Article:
Communication skills are prized in business for a reason. However, communicating well is more than just being able to speak in front of a crowd, the C-suite, or a client. Being able to communicate ideas clearly and concisely in a way that your audience will respond to is key. What form that takes or what medium you use—comedic video sketches, poetry without capitalization, or an afternoon talk show—should not matter so long as you are able to achieve your goal, whether that be to touch emotions, spur action, or shift how people think.

Below are 10 great female communicators, representing countries, brands, ideas, and organizations, who have inspired, enlightened, and educated us with their words.

Chimamanda Ngozi Adichie

An award-winning storyteller, author, and speaker, Chimamanda’s TED Talk on the dangers of the single story is one of the top 25 most played. Her poignant 2009 talk still resonates today which is likely why it has garnered over 30 million views. Her book, Americanah, was named one of The New York Times Top Ten Best Books of 2013, and Half of a Yellow Sun was named in the BBC’s list of 100 Novels that Shaped Our World. In 2015, she was named one of Time Magazine’s 100 Most Influential People in the World.

Susan Aglukark

Singer/songwriter Susan uses her music to tell stories of the Inuit of Arctic Canada. Producing records since the 1980s, her songs incorporate English and Inuktitut languages. She is the founder of the Arctic Rose Foundation, Nunavut’s first artist to win a JUNO, and recipient of the 2022 Humanitarian Award presented by Music Canada.

Jacinda Ardern

Prime Minister of New Zealand since 2017, Jacinda has led her country through a terrorist attack, a natural disaster, and a pandemic. Known for her empathy as a communicator during the COVID-19 pandemic, Jacinda held regular briefings that left her country feeling assured and confident in her leadership. Her Bachelor of Communications Studies has evidently served her well.

Dr. Brené Brown

Brené is a research professor at the University of Houston who has studied courage, vulnerability, shame, and empathy for the past two decades. She self-published her first book in 2004. Now, she has six New York Times bestselling books, including Daring Greatly, hosts two podcasts, and her 2010 TED Talk on the power of vulnerability is one of the top five most viewed in the world.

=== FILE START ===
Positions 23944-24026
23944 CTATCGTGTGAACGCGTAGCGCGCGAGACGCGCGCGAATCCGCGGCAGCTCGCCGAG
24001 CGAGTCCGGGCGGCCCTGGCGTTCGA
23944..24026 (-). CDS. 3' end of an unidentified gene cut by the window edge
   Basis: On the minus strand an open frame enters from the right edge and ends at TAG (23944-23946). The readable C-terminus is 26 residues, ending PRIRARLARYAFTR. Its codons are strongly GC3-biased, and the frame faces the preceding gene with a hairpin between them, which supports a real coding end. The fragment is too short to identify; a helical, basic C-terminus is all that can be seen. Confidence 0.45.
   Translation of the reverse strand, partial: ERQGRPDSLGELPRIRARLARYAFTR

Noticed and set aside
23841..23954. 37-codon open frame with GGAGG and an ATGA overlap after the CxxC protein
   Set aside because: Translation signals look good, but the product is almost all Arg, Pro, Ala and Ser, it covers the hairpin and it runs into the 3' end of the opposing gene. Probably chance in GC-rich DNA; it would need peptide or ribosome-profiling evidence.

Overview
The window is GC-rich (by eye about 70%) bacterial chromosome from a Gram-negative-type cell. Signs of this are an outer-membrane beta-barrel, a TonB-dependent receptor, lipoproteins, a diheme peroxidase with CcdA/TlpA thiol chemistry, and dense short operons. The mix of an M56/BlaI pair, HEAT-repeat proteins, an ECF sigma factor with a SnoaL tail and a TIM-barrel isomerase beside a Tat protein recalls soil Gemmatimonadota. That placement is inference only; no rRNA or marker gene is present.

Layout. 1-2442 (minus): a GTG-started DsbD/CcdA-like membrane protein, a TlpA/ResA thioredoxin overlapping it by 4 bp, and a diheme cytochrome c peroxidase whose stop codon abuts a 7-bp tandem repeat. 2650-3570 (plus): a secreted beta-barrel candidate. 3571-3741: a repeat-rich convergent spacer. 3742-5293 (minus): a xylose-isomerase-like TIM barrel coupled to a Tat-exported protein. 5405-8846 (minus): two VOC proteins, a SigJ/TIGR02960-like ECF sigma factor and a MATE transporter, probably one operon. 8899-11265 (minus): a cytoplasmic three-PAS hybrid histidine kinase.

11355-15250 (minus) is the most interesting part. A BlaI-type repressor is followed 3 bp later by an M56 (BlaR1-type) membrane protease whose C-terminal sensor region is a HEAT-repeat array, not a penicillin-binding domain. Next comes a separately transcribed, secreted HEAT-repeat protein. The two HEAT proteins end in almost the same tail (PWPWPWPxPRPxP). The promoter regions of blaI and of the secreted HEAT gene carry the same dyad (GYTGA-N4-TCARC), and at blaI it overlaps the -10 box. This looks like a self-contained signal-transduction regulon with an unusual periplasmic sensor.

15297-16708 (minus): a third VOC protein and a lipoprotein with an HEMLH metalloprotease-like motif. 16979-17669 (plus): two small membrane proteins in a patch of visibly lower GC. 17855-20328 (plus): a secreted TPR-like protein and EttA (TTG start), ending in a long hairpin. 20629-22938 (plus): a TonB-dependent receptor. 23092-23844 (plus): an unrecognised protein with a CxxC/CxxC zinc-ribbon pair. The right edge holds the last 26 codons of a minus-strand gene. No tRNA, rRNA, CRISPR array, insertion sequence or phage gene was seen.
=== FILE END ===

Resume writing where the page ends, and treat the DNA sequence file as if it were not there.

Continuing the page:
Cathy Park Hong

Another individual who has made TIME Magazine’s 100 Most Influential People list (2021), Cathy is an author and poet who addresses anti-Asian sentiment, an issue that gained greater prominence due to the pandemic. She has been interviewed in Vox, The Atlantic, and The New York Times (to name a few). Her book, Minor Feelings: An Asian American Reckoning, was a Pulitzer Prize finalist.

Rupi Kaur

Poet, artist, and performer, Rupi Kaur uses her poetry to share her raw, vulnerable truth about trauma, migration, love, and loss. Rupi self-published her first volume of poetry in 2014. Since then, her first two collections of poetry have sold over 10 million copies and are available in 42 languages. In 2021, she executive produced a film for Amazon Prime Video. At the time of this writing, Rupi is currently on her World Tour.

Lilly Singh

Under the name Superwoman, Lilly’s career started out on YouTube. After she recognized the lack of South Asian representation on the platform, she decided to give her take on the world through the lens of comedic videos. Since then, she has used her multiple platforms, including a late-night talk show, to speak about gender equity, mental health, and many other topics important to her. She is a UNICEF Goodwill Ambassador and one of Time Magazine’s 30 Most Influential People on the Internet (2016).

Greta Thunberg

Greta Thunberg’s “School Strike for Climate” in 2018 inspired 20,000 children around the world to skip school to protest for climate action. In 2019, she addressed the UN and received Time Magazine’s Person of the Year. You may recall the line from her speech that made Alok Sharma, president of the COP26 summit “really uncomfortable”: “You have stolen my dreams and my childhood with your empty words.”

Lizzie Velasquez

Lizzie is one of a very few people in the world with Neonatal Progeroid Syndrome. After seeing a cruel video in high school called “World’s Ugliest Woman” that featured her, Lizzie decided she wanted to be a motivational speaker—and so she became one. Lizzie shares her story to help others learn how to define themselves in healthy, positive ways. Her TED Talk has tens of millions of views and she’s the author of multiple books.

Oprah Winfrey

No list of great female communicators could be complete without Oprah Winfrey. A self-made woman, Oprah is renowned for her interviewing skills and ability to connect with guests. She started as a news anchor in the 1970s and over the decades turned her talk show into a media and publishing empire.

This list is by no means exhaustive. There are many more great female communicators out there with stories to be heard and messages to be shared. Let us know who you would have included on this list by sharing this story on Twitter or LinkedIn along with the name of a female communicator who inspires you. Don’t forget to tag Agility PR Solutions!